Casting of draperies. See under Casting.

The casting of draperies . . . is one of the most important of an artist's studies.

(Dra"pet) n. [Dim. of drap.] Cloth. [Obs.] Spenser.

(Dras"tic) a. [Gr. fr. to do, act: cf. F. drastique. See Drama.] (Med.) Acting rapidly and violently; efficacious; powerful; — opposed to bland; as, drastic purgatives.n. (Med.) A violent purgative. See Cathartic.

(Dras"ty) a. [AS. dærstan, dresten, dregs.] Filthy; worthless. [Obs.] "Drasty ryming." Chaucer.

(Draugh) n. See Draft. [Obs.]

(Draught) n. [The same as draft, the spelling with gh indicating an older pronunciation. See Draft, n., Draw.]

1. The act of drawing or pulling; as: (a) The act of moving loads by drawing, as by beasts of burden, and the like.

A general custom of using oxen for all sort of draught would be, perhaps, the greatest improvement.
Sir W. Temple.

(b) The drawing of a bowstring. [Obs.]

She sent an arrow forth with mighty draught.

(c) Act of drawing a net; a sweeping the water for fish.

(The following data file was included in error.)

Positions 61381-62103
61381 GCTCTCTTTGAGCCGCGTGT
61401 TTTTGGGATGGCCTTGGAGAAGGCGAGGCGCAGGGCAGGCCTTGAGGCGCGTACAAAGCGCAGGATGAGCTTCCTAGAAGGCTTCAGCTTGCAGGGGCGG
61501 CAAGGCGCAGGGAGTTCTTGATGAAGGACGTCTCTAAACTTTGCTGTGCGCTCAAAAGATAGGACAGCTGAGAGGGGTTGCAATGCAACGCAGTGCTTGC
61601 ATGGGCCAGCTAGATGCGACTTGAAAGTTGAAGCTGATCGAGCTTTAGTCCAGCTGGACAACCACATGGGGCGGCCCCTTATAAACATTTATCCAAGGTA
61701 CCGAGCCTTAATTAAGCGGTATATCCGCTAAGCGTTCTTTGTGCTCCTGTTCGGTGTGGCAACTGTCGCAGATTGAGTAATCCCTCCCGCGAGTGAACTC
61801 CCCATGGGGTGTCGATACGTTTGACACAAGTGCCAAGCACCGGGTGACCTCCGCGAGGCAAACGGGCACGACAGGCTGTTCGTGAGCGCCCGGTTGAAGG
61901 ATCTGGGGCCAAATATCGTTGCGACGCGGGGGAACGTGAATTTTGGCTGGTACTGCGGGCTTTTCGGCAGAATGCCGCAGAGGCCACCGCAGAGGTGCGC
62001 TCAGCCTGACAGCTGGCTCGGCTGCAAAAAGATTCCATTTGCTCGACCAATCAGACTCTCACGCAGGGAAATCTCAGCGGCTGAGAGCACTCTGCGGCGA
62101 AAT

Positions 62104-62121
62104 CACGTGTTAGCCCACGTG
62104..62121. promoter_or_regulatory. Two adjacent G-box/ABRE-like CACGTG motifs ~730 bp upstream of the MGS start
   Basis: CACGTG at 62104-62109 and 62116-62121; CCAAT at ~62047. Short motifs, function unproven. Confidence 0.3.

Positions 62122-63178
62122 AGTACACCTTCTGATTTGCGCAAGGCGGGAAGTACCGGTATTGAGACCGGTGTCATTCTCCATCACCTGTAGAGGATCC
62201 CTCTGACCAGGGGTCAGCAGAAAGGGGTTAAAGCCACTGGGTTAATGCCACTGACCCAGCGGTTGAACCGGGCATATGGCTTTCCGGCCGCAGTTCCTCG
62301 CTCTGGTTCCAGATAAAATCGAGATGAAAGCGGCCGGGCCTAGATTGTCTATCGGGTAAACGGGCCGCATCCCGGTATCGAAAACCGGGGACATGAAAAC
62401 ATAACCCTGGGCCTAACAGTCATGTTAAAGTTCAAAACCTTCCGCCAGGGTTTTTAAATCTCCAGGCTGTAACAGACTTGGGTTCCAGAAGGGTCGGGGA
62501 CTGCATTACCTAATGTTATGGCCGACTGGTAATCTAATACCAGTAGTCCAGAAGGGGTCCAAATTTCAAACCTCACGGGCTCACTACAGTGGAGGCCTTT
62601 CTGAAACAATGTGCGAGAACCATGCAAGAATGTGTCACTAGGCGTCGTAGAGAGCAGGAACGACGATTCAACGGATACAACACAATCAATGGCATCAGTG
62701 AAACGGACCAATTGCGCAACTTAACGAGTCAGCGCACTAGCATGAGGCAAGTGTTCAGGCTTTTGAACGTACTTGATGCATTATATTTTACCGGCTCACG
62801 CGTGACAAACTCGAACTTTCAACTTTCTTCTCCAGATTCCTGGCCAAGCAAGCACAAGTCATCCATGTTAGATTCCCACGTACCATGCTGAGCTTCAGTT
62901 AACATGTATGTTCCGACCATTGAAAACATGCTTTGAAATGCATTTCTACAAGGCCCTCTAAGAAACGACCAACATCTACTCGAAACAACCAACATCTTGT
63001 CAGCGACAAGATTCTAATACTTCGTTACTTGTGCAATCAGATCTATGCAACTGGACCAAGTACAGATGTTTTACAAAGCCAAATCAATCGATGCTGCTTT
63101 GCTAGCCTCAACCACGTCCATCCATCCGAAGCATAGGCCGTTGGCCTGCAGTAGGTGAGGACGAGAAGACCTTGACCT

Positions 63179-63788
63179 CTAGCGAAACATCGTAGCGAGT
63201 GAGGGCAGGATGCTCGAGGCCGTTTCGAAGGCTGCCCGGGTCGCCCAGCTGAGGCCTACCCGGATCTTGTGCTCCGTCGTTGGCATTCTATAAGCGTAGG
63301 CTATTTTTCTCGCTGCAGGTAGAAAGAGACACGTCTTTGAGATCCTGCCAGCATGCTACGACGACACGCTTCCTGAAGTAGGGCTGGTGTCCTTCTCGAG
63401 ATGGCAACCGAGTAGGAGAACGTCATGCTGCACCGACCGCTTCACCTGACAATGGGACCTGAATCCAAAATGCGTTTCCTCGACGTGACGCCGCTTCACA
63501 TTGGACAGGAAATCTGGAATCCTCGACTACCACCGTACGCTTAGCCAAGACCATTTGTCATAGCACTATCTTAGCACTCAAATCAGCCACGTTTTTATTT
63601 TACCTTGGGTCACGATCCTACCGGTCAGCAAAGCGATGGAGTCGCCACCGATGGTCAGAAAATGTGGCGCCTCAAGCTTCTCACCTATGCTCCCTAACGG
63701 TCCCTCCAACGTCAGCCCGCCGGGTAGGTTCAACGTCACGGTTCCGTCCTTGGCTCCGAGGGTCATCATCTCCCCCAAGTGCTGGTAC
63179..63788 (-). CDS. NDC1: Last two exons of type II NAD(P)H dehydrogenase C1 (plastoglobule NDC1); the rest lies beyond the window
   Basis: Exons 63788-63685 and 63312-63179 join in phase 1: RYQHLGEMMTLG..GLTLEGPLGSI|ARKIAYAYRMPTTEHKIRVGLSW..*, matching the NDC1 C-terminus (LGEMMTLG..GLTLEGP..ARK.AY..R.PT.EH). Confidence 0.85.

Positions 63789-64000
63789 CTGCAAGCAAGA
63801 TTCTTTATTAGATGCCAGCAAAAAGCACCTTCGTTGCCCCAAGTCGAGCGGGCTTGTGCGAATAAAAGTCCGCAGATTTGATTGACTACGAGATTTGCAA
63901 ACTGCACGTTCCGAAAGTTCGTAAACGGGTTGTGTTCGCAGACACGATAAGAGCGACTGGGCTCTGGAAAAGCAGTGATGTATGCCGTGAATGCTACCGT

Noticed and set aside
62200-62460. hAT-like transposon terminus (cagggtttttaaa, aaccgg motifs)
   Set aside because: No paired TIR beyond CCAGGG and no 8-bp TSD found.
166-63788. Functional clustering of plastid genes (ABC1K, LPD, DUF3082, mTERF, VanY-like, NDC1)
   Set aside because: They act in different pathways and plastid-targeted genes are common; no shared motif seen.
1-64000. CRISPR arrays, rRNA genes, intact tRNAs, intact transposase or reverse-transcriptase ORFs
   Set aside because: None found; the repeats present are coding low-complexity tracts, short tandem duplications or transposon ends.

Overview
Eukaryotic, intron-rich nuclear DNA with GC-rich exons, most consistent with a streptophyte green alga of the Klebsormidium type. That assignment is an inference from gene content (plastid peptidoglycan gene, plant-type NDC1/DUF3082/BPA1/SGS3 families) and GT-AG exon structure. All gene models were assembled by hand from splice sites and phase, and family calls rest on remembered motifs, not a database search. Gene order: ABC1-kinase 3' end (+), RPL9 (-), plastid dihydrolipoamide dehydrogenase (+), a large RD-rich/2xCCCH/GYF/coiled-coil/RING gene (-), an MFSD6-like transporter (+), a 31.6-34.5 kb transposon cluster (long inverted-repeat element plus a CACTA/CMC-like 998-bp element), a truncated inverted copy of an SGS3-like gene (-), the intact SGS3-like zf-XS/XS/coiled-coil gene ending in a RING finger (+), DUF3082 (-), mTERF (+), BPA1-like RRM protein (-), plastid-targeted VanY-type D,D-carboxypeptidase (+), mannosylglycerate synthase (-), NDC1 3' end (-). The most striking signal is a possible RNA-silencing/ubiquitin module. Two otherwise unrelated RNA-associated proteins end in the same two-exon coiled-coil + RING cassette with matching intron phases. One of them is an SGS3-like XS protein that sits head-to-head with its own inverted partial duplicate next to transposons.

Upon the draught of a pond, not one fish was left.
Sir M. Hale.

(d) The act of drawing liquor into the mouth and throat; the act of drinking.

In his hands he took the goblet, but a while the draught forbore.

(e) A sudden attack or drawing upon an enemy. [Obs.]

By drawing sudden draughts upon the enemy when he looketh not for you.

(f) (Mil.) The act of selecting or detaching soldiers; a draft (see Draft, n., 2) (g) The act of drawing up, marking out, or delineating; representation. Dryden.

2. That which is drawn; as: (a) That which is taken by sweeping with a net.

Launch out into the deep, and let down your nets for a draught.
Luke v. 4.

He laid down his pipe, and cast his net, which brought him a very great draught.

3. A textile fabric used for decorative purposes, especially when hung loosely and in folds carefully disturbed; as: (a) Garments or vestments of this character worn upon the body, or shown in the representations of the human figure in art. (b) Hangings of a room or hall, or about a bed.

Like one that wraps the drapery of his couch
About him, and lies down to pleasant dreams.

All the decent drapery of life is to be rudely torn off.

  By PanEris using Melati.

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